If you've not already seen or heard one, let this be your regular reminder of the importance of staying safe during Halloween.
Those with kids are busily worrying about the candy that gets generously placed in their kids' loot bags. Those without kids are ensuring they've got a sober ride home from their parties (or they had better be).
One aspect that's often overlooked is that of pedestrian safety. The National Highway Traffic Safety Administration published a report in 2008 identifying Halloween as the second-most dangerous night of the year for pedestrians (behind only New Years Eve). We have no indication this has changed in the last eight years.
There are many reasons, though we won't go through lengths to describe each of them. We simply want everyone not pulling door duty this evening to be extremely aware of some factors likely contributing to our issue - particularly when our city already sees an alarmingly high number of pedestrian collisions. At any rate, remember this:
- Not all costumes are easily visible. Not many Batman costumes come with strobe lights for safety, and even those little Kylo Rens or Reys running around may lack enough light from their light sabers to make them noticeable from a car. Some neighborhoods are dark, the result of homeowners associations preferring to avoid light pollution in private yards. As a driver, staying extra alert and driving just a little slower may help a ton and allow our trick-or-treaters to enjoy their spoils.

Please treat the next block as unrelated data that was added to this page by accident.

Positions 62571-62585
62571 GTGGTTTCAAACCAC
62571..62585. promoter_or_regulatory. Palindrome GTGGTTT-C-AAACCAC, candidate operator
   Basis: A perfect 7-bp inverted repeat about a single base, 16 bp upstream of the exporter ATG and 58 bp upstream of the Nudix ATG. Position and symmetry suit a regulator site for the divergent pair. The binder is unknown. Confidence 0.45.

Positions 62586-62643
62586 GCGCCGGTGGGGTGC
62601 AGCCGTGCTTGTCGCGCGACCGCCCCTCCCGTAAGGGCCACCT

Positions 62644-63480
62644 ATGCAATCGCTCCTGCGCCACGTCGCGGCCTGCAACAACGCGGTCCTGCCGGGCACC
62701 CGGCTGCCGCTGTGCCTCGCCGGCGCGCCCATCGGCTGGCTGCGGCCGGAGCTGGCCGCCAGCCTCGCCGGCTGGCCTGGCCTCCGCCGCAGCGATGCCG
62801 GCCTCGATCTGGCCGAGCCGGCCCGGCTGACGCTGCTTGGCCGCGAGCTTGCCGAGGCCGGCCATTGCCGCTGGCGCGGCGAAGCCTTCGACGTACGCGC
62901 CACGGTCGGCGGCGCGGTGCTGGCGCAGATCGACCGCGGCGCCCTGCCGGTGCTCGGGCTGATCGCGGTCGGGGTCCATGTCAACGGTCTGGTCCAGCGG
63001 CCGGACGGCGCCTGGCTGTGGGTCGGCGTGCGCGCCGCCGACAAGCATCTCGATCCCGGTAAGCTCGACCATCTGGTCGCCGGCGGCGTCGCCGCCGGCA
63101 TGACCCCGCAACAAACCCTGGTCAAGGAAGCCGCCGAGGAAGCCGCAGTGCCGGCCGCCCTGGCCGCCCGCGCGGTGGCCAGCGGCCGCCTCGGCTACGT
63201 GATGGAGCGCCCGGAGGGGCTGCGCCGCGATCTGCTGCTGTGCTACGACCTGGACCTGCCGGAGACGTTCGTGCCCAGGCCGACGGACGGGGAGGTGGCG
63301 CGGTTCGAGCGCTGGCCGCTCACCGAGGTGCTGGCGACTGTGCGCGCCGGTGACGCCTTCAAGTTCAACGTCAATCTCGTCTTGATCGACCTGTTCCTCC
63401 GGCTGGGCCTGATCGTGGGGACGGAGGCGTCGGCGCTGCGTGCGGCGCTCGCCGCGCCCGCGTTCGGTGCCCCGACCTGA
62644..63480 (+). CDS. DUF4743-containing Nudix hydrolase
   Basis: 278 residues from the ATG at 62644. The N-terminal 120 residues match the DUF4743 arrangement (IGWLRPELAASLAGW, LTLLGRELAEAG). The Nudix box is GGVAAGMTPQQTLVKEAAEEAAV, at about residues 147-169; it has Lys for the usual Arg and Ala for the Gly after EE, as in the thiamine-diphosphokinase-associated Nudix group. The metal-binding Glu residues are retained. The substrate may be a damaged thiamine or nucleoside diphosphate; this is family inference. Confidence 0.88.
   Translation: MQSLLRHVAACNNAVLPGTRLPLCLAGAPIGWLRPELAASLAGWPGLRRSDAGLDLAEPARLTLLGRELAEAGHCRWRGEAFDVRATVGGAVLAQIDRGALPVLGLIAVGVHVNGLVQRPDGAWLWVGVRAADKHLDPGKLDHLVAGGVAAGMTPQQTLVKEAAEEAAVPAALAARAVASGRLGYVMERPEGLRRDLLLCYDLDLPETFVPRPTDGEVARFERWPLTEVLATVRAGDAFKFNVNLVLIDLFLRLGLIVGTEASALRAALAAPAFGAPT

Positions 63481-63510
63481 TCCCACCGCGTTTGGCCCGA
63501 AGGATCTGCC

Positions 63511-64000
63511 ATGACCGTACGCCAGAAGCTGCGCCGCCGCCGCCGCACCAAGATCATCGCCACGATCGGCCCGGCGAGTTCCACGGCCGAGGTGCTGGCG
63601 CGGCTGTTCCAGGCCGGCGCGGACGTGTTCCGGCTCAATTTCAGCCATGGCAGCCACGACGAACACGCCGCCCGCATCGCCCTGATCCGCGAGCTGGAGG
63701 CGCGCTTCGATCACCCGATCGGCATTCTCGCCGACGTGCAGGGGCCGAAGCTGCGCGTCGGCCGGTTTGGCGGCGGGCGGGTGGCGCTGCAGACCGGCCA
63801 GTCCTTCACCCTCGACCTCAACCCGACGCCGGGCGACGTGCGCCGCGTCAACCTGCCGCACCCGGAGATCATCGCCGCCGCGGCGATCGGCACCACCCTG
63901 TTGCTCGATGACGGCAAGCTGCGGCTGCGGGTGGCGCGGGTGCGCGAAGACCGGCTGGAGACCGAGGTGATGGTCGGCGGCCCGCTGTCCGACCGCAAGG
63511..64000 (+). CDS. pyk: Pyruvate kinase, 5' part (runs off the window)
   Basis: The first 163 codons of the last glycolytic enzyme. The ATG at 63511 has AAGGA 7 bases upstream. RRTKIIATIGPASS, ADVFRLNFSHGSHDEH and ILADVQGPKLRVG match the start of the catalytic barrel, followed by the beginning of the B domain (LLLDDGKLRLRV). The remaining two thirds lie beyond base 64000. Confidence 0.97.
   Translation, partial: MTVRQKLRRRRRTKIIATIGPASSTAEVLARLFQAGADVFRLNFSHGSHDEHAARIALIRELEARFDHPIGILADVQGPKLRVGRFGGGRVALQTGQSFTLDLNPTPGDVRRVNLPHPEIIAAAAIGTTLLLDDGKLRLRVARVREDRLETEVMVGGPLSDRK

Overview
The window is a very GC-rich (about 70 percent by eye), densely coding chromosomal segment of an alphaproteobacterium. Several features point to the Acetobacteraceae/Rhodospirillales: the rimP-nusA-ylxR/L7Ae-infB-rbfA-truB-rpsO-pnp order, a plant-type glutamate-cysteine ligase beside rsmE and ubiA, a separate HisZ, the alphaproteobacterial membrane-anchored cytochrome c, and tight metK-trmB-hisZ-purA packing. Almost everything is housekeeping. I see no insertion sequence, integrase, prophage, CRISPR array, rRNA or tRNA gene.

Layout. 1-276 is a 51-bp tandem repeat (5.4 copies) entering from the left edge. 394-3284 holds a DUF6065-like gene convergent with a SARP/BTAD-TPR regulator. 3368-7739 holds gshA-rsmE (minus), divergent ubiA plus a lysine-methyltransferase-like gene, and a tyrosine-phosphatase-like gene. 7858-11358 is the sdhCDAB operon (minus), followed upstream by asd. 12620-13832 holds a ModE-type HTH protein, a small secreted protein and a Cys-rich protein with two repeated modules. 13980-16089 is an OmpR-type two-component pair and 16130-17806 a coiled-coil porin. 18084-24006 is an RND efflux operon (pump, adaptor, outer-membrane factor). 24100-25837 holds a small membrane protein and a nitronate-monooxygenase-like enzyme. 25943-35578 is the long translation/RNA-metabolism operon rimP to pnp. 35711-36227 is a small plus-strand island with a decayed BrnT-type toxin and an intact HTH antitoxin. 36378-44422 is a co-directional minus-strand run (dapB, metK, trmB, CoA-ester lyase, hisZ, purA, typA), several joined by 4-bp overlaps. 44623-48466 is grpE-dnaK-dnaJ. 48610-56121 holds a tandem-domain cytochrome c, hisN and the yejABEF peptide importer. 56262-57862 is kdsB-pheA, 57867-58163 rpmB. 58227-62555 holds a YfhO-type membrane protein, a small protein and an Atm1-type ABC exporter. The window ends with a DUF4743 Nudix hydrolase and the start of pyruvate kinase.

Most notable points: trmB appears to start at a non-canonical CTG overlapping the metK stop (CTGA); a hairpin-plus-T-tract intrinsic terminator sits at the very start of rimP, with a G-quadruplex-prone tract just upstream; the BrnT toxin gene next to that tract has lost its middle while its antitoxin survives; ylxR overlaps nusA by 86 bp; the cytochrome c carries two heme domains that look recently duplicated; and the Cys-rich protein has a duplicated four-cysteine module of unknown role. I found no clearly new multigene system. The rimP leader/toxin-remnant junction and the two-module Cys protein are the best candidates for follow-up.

- Some costumes are hard to see out of. They've gotten better over the years, but Halloween masks are still tough for little kids to see out of. This means they may not see you when they look both ways to cross the street and inadvertently step out in front of you.
- There are simply more people out on Halloween than on other nights. This means more opportunity for an issue to arise, and it requires more attention from drivers to keep from running into - literally - a problem.
Whatever the cause, we know there's a higher occurrence of pedestrian-motor vehicle crashes on Halloween. Please, please do what you can to make sure you don't become another statistic or news story. Make sure Halloween stays safe for you and for those around you!
By the way ... safety tonight isn't only the responsibility of the drivers ... if you're out and about, it's on you, too!